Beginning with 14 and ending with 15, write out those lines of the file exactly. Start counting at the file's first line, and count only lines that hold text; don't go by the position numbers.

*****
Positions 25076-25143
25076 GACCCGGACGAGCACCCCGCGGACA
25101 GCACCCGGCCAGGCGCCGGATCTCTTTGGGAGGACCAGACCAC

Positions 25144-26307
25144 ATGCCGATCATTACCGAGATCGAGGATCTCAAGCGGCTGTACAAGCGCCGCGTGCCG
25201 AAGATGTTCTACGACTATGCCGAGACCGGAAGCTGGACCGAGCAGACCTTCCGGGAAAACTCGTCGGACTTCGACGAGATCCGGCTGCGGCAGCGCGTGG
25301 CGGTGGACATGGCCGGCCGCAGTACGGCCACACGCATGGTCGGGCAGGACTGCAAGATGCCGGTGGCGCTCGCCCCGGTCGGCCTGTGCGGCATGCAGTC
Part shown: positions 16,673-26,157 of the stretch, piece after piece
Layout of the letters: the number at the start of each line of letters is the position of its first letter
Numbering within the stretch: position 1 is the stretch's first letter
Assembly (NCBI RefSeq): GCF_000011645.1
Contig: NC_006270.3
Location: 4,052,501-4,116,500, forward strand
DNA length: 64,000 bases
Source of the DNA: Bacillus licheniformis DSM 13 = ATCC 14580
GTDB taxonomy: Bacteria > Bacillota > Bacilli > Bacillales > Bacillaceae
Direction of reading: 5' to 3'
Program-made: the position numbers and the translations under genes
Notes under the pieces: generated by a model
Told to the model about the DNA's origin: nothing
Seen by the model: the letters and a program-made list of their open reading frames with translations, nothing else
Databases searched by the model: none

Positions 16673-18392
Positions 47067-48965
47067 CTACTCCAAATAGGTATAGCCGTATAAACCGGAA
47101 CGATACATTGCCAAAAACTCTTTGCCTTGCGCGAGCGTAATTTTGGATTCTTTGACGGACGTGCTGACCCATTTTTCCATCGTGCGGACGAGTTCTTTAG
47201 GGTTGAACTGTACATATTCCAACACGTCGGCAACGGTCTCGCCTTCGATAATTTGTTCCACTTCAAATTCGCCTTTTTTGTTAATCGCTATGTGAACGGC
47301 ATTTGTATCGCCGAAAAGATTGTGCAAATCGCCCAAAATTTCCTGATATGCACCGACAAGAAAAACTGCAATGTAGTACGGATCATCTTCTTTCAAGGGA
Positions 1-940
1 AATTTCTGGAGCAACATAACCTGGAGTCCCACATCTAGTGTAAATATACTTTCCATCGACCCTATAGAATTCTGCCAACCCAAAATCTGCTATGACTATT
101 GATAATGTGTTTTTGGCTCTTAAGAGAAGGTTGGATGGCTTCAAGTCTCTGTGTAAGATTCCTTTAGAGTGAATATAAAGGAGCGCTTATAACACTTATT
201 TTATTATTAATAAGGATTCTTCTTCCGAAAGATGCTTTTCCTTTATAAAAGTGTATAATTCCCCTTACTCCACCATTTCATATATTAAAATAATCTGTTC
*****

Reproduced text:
DNA length: 64,000 bases
Source of the DNA: Bacillus licheniformis DSM 13 = ATCC 14580